https://www.cdc.gov/mmwr/preview/mmwrhtml/mm4841a1.htm

https://www.cdc.gov/fluoridation/statistics/2012stats.htm

https://www.cdc.gov/fluoridation/index.html

https://www.cdc.gov/fluoridation/basics/index.htm

https://www.ncbi.nlm.nih.gov/pmc/articles/PMC4851520/

https://www.nimh.nih.gov/health/topics/attention-deficit-hyperactivity-disorder-adhd/index.shtml

https://www.ncbi.nlm.nih.gov/pmc/articles/PMC3491930/

http://fluoridealert.org/studies/brain01/

http://www.ncbi.nlm.nih.gov/pmc/articles/PMC3621205/?tool=pmc

https://www.hsph.harvard.edu/philippe-grandjean/

https://www.ncbi.nlm.nih.gov/pmc/articles/PMC5805681/

https://www.ncbi.nlm.nih.gov/pubmed/17420053

https://www.ncbi.nlm.nih.gov/pmc/articles/PMC4547570/

https://www.sciencedaily.com/releases/2018/10/181010132343.htm

https://www.ncbi.nlm.nih.gov/pubmed/3295994

https://www.ncbi.nlm.nih.gov/pmc/articles/PMC4547570/

Arsenic and Water Treatment

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Testing your water and detecting arsenic at any concentration is never good news, but rest assured there are reliable steps you can take to safely protect your health by treating your water.

Arsenic is a well known human carcinogen that occurs naturally in groundwater. Public water systems are regulated by the US EPA to never exceed 10 parts per billion of arsenic concentration, but health research demonstrates that no level of arsenic is safe to drink. In fact, EPA proposed 5 ppb as a standard in 1996. Levels this low have shown statistically significant impacts on IQ among children, but economic requirements for setting maximum contaminant levels have kept the official threshold higher than levels harmful to health.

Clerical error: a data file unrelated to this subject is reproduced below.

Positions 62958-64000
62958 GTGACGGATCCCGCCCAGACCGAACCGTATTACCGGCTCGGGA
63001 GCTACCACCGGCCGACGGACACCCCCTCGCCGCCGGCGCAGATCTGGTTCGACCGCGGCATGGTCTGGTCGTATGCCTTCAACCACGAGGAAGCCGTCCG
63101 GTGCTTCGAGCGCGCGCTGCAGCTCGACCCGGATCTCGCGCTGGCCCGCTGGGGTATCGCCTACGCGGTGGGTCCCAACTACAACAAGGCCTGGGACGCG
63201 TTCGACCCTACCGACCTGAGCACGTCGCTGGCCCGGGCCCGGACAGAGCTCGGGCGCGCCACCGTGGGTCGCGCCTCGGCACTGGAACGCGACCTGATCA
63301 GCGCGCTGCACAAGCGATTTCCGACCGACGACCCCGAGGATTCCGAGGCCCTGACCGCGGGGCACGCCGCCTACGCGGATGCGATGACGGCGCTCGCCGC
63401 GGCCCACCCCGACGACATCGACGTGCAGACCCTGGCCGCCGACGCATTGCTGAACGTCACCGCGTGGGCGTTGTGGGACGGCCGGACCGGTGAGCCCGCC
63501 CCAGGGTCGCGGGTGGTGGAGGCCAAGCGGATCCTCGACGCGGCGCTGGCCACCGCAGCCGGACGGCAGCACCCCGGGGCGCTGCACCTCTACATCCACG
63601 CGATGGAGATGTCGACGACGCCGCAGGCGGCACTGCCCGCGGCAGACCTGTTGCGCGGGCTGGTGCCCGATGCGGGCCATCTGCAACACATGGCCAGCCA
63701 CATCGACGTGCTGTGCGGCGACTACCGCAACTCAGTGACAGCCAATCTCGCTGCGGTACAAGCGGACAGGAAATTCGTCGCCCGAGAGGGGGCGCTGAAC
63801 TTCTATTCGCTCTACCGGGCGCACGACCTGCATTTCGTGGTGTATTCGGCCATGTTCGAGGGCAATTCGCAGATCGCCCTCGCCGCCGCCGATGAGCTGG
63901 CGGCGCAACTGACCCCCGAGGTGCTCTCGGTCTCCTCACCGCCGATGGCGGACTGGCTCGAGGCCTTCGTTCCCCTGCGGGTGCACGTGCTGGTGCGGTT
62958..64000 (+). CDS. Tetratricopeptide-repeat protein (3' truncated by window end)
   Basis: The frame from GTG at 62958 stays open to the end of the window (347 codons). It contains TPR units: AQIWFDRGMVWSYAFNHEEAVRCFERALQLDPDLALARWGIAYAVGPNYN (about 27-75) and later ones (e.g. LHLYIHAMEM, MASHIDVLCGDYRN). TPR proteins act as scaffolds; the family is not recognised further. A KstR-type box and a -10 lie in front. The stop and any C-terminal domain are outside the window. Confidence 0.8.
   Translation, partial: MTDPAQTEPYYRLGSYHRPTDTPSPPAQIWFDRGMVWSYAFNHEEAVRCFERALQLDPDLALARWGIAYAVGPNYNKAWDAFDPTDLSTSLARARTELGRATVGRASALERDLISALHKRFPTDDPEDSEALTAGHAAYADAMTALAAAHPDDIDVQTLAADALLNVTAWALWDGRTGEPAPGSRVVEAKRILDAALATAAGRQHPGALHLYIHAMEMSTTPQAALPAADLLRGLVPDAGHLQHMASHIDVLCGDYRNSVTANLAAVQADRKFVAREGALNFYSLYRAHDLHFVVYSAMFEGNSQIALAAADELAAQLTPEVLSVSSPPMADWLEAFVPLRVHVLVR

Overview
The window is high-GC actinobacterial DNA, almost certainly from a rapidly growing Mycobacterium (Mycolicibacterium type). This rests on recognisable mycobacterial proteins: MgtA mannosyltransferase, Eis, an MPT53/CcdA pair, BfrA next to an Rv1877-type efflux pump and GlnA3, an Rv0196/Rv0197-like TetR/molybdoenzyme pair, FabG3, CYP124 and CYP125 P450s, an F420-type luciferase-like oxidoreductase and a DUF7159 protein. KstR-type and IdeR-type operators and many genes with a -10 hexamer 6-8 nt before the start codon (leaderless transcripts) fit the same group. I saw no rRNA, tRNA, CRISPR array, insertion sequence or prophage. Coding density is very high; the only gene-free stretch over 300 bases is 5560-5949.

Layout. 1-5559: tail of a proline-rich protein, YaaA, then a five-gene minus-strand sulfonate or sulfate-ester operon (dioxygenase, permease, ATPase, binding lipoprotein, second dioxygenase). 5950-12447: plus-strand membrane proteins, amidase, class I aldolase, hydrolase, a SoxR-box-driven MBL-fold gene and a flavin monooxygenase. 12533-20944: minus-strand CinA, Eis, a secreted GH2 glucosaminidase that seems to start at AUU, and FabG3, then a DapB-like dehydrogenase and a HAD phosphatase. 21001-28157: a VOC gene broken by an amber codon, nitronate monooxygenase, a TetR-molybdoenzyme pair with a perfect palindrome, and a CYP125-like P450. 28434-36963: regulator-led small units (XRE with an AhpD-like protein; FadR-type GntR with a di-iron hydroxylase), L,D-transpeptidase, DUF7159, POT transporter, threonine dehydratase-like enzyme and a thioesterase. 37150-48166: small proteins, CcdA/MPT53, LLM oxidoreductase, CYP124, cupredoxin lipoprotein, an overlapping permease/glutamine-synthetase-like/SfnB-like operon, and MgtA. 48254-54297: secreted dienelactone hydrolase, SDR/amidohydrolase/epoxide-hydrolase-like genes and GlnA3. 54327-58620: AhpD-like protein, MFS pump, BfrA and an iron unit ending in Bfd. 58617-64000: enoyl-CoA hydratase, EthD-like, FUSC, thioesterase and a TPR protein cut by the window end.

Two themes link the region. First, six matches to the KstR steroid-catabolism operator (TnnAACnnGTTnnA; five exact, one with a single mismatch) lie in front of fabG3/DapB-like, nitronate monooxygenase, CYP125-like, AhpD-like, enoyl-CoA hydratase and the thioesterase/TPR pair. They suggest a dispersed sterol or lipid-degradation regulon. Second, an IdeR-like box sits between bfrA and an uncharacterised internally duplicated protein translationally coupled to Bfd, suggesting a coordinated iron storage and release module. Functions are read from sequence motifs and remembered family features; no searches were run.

If you want to remove arsenic from your tap water, there are a few important things you need to know. We’ve broken it down into a simple FAQ sheet.

What is “total arsenic”?

Your total arsenic concentration is generally comprised of two common oxidation states (or forms), arsenic III (aka arsenite) and arsenic V (aka arsenate). In drinking water, we are usually worried about Arsenic V. If you drink water with Arsenic V, however, it is quickly converted to Arsenic III–which is more toxic and bioreactive inside your body.

Does the source of my water make a difference?

The source of your water makes a difference to the amount of arsenic III versus arsenic V in your water. This matters for choosing appropriate treatment options. If your water is coming from a community or public water treatment system and that treatment system uses chlorine for disinfection, then you can generally assume that most arsenic (if found in your water) is in arsenic V form.

If your drinking water comes from a groundwater well and there is no chlorination (or other oxidative step) installed as existing treatment, then you can’t be sure what fraction of your total arsenic is comprised by arsenic III or arsenic V. A type of water quality test called Arsenic Speciation can help determine if your total arsenic is mostly arsenic III or arsenic V.

Does reverse osmosis remove arsenic?

Reverse osmosis water treatment technology can reliably remove arsenic V but does not reliable remove arsenic III. If your water’s arsenic is all or mostly arsenic V then you can reliably use reverse osmosis technology to remove arsenic from your drinking water.